What: Words and Stories
When: Monday, April 17, 8 p.m.
Where: MY Millennium Place
Trying to get a straight answer out of wordplay author and musical master Stephen Vogler foreshadows what audiences can expect from this year’s Words and Stories storytelling extravaganza Monday, April 17 at MY Millennium Place – plenty of fun.
What makes a great storyteller?
"Someone with a huge aversion to working at a real job," Vogler quips.
What makes a live storytelling experience special from a book one?
"You can bring a date and it requires no reading," he said.
What place does storytelling have in the mountains?
"Same as anywhere else," he said. "In the mountains, though, the stories sometimes bounce back at you from the other side of the valley. Prairie storytellers, on the other hand, are constantly chasing their tales across the open grasslands."
Vogler is one of five storytellers ditching the doldrums of a dry read at the annual event where print jumps off pages into poetical riffs and rhymes, while at other times heartfelt stories dating back to a time when Blackcomb Mountain didn’t have any lifts on it.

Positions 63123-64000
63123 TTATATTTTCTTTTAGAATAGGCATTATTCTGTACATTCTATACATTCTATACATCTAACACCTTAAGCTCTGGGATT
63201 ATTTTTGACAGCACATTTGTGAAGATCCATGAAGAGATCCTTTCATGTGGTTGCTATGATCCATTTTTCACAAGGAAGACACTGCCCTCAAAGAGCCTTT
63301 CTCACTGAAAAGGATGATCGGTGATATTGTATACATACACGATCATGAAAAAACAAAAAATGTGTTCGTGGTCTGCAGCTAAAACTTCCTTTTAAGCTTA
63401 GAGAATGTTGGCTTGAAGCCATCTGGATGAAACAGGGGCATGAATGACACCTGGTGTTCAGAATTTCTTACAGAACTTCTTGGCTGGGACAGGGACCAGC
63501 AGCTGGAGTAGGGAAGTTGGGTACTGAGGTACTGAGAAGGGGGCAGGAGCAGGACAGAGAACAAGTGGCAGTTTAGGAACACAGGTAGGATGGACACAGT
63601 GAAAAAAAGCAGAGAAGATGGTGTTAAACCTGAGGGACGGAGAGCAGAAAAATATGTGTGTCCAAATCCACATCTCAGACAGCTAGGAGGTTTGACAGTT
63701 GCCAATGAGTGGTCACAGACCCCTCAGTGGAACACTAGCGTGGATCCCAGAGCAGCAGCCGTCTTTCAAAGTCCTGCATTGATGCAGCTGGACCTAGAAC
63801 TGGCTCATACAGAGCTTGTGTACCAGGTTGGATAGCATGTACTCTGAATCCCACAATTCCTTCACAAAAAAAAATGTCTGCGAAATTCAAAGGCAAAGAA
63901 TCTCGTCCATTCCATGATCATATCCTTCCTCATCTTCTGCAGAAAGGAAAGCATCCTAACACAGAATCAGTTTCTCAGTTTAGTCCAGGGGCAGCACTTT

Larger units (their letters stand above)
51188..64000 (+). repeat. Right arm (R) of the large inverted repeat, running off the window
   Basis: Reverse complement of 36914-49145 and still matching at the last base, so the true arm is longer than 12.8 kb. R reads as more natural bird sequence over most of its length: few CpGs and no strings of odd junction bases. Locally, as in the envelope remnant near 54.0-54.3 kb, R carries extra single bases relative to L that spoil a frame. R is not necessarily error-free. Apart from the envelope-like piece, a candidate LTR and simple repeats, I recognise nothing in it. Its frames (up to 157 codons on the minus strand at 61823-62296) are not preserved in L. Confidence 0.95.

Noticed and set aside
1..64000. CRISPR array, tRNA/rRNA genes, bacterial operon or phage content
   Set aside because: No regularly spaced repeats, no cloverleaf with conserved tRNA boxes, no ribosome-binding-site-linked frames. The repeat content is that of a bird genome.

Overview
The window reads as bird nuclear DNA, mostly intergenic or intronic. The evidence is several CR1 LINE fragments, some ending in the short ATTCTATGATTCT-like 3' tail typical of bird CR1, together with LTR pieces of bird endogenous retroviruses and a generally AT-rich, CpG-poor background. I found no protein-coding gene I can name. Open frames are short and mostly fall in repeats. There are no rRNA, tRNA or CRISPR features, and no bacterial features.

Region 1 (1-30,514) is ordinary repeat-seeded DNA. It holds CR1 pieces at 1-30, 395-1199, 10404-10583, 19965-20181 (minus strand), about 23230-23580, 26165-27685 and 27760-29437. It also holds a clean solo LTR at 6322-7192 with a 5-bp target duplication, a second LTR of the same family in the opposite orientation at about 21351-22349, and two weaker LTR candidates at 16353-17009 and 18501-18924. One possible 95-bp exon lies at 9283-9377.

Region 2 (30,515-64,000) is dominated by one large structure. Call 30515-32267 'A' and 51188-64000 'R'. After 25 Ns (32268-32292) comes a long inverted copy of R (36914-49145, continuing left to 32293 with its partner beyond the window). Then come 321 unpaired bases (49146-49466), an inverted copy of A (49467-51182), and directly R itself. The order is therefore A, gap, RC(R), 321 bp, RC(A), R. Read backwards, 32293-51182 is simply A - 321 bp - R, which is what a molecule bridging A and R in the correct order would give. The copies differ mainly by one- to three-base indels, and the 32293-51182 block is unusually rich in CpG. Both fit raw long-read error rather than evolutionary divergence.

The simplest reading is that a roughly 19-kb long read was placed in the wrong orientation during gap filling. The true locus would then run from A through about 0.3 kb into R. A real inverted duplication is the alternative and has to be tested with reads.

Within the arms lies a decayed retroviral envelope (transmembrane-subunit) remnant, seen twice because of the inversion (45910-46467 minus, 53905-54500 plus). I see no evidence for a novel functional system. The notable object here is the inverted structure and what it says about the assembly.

More than 40 years of mountain tales will be shared in a manner as unique as its speakers, ranging from the 70-plus Canadian Skiing Hall of Famer Jim McConkey, who remembers when ski passes were only $6, to the not-even-turned-30 passionate poetics of big-mountain skier Jeff Holden.
Get to know the people who built this town: Long-time Whistlerite Ace McKay Smith steps off her go-go dancing box and away from her turntables while author Vogler pushes aside his typewriter to take to the stage.
Globe-and-Mail-heralded columnist Ivan E. Coyote is the wild card for the event, all threaded together by ringmaster Michel Beaudry whose byline has appeared in everything from The New York Times to Pique Newsmagazine.
The unexpected, the intimacy and the sheer entertainment value of this signature festival event draws out audiences of all ages. Tickets are $10.